Immigration

Cato Unbound Symposium on the Constitutional Scope of Federal Power Over Immigration Continues

Responses to my lead essay by legal scholars John Eastman and Gabriel Chin have now been posted, along with my rejoinders to them.

|The Volokh Conspiracy |

The Cato Unbound symposium on the constitutional scope of federal power over immigration continues! The CU website has now posted responses to my lead essay by leading constitutional law scholars Gabriel "Jack" Chin and John Eastman. My rejoinders to both Chin and Eastman are also now available. My initial essay explained why the text and original meaning of the Constitution do not give the federal government any general power to restrict immigration. Prof. Chin agrees with much of my analysis, but contends that I did not sufficiently explain why Congress does not have authority to bar immigration under its power to regulate foreign commerce. John Eastman contends that the federal government has power to restrict immigration under the Commerce Clause, the Naturalization Clause, and under authority that is inherent in the nature of sovereignty, and thus does not need to be enumerated. I addressed each of these points in my my rejoinders.

Jack Chin's contribution and my rejoinder to him also consider the role of racial and ethnic prejudice in the history of constitutional disputes over immigration, and the implications it has for modern-day legal doctrine in this field. Prof. Chin will soon post a further response to both Eastman and myself, and the conversation may continue for a while yet, even though it was technically supposed to end with the start of a new month. So please stay tuned! You can follow the discussion at the Cato Unbound website.

NEXT: Judge Kavanaugh, Judicial Temperament, and the "Circus"

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  1. Once again I feel the professor is ignorant about the realities of war in his redoubt about the inherent powers of a sovereign. Sending a vanguard of merchants, migrants, and others to gather intelligence and disrupt a defender’s response to attack is a common and age old military tactic. Indeed, the Trojan horse is parable for this.

    1. Let me concede one thing to you. In the scope of a declared war, I don’t doubt the ultimate power of the sovereign to exclude suspected spies and saboteurs. Absolutely.

      However, our actual immigration issues, for the most part, involve Mexicans and Central Americans coming over here to work and because of economic conditions in their home country. Analogizing them to invading armies demonstrates precisely “the role of racial and ethnic prejudice in the history of constitutional disputes over immigration” that Prof. Somin references.

      If you can’t talk about people coming over here to work without assuming they are all a bunch of people coming over here seeking to wage war on the United States, you have serious problems that really disqualify you from debating this issue.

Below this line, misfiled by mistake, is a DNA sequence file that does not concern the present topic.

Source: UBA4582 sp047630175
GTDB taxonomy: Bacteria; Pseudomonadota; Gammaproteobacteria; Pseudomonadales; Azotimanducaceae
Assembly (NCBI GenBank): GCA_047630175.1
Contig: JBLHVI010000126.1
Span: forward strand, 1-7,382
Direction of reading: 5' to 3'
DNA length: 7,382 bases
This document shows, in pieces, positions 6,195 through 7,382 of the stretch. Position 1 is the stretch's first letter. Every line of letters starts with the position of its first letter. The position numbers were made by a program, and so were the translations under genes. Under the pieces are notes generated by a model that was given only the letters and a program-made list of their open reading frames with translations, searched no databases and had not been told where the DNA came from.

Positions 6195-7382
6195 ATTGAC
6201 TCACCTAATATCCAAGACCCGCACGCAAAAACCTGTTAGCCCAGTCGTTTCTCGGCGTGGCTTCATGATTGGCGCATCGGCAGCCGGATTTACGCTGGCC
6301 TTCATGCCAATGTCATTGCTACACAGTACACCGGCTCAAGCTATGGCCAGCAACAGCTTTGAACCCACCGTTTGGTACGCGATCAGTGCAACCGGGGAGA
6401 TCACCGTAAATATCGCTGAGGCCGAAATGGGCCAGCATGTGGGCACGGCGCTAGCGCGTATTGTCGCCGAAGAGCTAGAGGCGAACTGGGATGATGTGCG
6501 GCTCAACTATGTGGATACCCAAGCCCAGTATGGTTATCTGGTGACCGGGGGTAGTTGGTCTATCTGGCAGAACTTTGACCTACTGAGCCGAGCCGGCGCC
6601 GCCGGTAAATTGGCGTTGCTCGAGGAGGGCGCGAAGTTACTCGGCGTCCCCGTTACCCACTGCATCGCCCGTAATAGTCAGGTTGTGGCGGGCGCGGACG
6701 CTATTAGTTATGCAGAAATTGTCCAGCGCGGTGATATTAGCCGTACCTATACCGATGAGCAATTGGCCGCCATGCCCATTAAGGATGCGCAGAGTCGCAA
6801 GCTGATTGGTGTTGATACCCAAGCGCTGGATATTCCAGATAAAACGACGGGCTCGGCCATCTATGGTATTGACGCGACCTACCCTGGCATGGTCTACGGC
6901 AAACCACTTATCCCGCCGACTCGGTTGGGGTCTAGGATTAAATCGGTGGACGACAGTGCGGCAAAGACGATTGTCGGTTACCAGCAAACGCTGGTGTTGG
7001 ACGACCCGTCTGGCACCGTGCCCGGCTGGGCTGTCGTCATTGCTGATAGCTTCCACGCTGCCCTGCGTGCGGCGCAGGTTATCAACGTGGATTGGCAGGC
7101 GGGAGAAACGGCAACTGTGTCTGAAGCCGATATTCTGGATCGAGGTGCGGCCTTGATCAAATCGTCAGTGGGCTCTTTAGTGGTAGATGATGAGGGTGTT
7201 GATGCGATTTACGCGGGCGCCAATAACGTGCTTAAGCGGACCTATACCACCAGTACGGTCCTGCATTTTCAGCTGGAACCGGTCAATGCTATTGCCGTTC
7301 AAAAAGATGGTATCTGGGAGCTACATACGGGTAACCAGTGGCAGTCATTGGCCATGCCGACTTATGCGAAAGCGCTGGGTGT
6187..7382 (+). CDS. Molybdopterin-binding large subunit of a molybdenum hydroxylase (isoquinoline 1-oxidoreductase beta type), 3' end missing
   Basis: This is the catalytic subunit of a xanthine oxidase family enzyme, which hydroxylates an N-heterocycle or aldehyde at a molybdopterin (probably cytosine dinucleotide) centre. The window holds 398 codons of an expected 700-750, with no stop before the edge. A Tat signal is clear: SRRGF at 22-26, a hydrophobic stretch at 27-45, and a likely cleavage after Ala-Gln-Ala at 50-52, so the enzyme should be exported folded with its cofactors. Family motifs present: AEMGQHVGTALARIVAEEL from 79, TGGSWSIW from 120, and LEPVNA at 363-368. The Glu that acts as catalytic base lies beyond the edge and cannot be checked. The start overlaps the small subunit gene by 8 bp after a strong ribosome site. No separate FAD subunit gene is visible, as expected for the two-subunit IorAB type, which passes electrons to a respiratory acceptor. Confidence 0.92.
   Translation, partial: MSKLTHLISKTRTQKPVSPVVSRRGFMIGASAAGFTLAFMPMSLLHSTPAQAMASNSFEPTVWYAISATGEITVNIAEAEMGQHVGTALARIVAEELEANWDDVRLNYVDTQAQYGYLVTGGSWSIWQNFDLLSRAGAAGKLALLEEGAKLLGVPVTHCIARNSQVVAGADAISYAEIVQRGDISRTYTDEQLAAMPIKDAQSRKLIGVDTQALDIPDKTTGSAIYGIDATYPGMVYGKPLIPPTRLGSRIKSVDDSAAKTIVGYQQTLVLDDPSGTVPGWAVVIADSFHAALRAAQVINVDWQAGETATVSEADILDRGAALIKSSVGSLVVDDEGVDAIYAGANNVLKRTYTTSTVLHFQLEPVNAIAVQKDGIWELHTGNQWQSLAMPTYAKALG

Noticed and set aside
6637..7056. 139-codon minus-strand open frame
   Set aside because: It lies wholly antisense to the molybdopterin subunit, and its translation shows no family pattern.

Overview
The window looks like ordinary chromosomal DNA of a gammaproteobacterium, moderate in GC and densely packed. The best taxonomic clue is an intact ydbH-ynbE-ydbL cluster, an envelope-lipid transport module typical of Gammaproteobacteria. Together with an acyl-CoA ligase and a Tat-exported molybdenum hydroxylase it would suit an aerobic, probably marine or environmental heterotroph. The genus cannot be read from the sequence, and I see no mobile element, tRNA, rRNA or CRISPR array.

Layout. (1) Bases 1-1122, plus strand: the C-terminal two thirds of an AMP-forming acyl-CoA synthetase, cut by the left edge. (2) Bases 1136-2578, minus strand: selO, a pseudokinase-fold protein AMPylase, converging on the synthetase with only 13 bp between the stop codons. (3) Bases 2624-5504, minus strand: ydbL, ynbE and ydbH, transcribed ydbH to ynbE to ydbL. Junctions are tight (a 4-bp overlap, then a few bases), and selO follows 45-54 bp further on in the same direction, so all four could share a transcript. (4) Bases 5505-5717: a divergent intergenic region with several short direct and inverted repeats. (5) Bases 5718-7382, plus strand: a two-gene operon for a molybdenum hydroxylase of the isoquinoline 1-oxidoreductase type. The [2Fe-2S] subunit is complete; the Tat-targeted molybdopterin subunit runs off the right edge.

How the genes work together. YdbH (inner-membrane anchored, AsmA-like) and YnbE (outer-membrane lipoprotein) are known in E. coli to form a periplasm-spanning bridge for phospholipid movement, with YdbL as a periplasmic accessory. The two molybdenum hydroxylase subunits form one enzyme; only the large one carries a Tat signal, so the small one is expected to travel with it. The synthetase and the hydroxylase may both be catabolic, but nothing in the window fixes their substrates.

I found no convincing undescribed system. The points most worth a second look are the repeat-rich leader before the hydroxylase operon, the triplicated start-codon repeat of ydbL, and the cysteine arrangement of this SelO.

2. We all ought to support open borders, but only for immigrates who are well qualified to take the jobs of the globalists who live here and who will work for less pay.

  3. This sounds an awful lot like the argument that income taxes are unconstitutional. Some things are just assumed by a matter of course. The Constitution doesn’t specifically tell us where the borders of the United States are either. Does that mean we have no borders? Both immigration and borders are two things that so fundamentally define the nation itself that you can’t omit them and have a nation at the same time.

    And as Mr. Somin points out, for hundreds of years there have been numerous laws passed in regard to immigration, importation of slaves, etc. And the President has nearly unlimited powers to deny entry to anyone. If this were all unconstitutional, it’s a little late to suddenly claim that now.

    1. Um, 16th amendment? I don’t much like it, but it’s pretty explicit.

  4. There are good reasons to support open borders, not the least of which is Julian Simon’s observation that in free countries, the more people the better for progress.

    TDS is not one of those reasons, though.

    Also, because of the more the better w.r.t. progress in free and open economies, it would be better still to twist the arms of all the countries people are fleeing from to come here, to themselves reduce corruption and dictatorship and become thus more productive.

    Typical foreign policy is to bribe corruption by way of assistance so to buy general US friendliness. God forbid we’re imperialistic in helping do away with the corruption.

    1. “not the least of which is Julian Simon’s observation that in free countries, the more people the better for progress.”

      That’s why job one is becoming a free country!

      Because we’re not a “free country” in any sense that makes that observation true, at the moment.

  5. “[T]he more people the better for progress” like China and India over the past few hundred years.

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